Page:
The relationship between demographic and health-related factors on dental service attendance by older Australians

Linda Slack-Smith, J. Hyndman

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Objective To determine factors associated with dental attendance by those of 60 years or older in a population-based sample.Design Cross-sectional national health survey.Setting The study used data from the Australian 1995 National Health Survey, which consisted of people interviewed by households.Subjects and Methods A total of 7,544 eligible respondents randomly selected by households from defined statistical areas.Main outcome measures The main outcome investigated in this study was having had a dental visit in the previous 12 months.Main results Age, income, level of social disadvantage, level of education, uptake of private health insurance, smoking, exercise, self assessment of health and having a health concession card all independently influenced the attendance ratios. In combination, after adjusting for all other factors, factors associated with having visited a dentist for males were age, years of schooling, level of social disadvantage, exercise level index, possession of a health concession card and smoking status. Factors associated with having visited for females were age, education, exercise, smoking status and some levels of the interaction between possession of a health concession card and level of social disadvantage.Conclusions The strong influence of age, education, exercise and smoking status indicated a need to target dental services towards those elderly persons in low attendance groups, which mostly represented disadvantaged groups.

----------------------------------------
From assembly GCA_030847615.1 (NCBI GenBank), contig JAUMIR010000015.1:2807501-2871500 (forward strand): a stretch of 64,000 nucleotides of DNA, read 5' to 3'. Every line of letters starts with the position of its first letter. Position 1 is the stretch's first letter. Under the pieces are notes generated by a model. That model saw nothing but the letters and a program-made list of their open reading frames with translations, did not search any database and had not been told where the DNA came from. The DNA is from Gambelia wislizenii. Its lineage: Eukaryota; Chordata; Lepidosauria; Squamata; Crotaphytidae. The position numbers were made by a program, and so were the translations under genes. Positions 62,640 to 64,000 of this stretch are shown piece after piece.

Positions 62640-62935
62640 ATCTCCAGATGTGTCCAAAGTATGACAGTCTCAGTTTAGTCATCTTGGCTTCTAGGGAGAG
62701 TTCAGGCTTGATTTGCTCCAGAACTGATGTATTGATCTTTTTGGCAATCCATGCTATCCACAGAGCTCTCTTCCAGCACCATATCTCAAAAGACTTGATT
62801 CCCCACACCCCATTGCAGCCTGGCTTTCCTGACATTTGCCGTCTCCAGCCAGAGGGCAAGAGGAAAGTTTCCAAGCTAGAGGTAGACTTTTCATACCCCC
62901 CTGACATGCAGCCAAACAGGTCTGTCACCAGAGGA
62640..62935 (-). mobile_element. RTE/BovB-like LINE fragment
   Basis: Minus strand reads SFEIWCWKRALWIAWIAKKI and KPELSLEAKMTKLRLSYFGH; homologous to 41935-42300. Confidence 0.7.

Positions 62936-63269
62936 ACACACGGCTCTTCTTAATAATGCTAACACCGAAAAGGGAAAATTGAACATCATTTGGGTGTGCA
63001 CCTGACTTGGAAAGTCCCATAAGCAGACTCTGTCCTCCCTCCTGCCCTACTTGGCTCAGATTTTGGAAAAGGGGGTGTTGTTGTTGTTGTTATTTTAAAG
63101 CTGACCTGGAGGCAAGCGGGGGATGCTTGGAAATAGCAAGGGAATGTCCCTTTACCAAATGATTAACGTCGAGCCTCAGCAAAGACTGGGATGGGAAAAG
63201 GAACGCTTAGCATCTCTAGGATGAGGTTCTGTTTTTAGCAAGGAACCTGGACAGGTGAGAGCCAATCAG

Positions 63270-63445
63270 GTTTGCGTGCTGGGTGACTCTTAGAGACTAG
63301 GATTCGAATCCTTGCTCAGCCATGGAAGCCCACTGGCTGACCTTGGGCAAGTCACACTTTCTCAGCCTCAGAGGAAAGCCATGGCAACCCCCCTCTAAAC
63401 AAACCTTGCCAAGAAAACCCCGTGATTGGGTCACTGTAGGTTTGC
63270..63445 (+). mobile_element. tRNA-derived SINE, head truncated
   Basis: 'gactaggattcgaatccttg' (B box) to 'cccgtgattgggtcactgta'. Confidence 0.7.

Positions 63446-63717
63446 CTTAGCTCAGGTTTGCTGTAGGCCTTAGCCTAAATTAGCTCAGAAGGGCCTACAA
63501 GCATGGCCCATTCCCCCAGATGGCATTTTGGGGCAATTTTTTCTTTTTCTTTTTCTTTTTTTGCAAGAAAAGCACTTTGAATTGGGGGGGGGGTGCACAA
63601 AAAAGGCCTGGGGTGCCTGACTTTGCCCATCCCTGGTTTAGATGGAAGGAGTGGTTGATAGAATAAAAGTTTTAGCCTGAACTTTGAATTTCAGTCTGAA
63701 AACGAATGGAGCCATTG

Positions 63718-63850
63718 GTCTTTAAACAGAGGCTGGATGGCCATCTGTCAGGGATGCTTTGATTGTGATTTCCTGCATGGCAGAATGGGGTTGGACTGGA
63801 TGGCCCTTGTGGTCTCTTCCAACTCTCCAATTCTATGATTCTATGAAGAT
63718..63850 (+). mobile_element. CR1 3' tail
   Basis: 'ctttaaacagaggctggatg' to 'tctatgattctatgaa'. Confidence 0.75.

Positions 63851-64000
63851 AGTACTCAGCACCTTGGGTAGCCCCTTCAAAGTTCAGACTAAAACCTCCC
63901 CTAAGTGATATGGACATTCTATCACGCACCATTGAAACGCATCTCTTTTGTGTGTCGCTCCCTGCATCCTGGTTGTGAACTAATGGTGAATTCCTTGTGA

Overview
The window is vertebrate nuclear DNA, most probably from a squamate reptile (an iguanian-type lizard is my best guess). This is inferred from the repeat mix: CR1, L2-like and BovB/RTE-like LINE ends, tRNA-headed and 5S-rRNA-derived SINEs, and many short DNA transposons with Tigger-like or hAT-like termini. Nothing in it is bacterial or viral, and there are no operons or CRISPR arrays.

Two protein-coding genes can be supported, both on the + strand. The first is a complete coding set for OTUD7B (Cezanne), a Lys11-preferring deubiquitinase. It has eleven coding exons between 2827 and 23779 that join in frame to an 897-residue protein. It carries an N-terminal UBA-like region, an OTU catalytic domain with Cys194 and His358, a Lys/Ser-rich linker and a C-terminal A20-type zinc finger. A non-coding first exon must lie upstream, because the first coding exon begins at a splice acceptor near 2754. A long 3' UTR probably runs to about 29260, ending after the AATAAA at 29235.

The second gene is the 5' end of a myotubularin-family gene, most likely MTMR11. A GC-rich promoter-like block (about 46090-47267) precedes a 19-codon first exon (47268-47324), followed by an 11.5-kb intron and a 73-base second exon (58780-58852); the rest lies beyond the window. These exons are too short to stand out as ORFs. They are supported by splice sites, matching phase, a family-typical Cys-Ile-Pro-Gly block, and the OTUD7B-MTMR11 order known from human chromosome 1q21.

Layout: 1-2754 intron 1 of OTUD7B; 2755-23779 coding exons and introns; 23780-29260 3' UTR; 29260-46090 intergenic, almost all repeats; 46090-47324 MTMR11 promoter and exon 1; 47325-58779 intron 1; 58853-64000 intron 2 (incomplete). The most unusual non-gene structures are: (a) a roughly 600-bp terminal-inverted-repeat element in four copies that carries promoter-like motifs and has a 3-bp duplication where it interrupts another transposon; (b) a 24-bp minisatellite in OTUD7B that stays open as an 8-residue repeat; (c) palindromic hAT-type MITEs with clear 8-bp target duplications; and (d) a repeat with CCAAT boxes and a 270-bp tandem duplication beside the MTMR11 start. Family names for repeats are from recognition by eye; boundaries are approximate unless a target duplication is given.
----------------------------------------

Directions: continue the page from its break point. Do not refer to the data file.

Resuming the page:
Original languageEnglish
Pages (from-to)193-199
JournalBritish Dental Journal
Issue number4
Publication statusPublished - 2004


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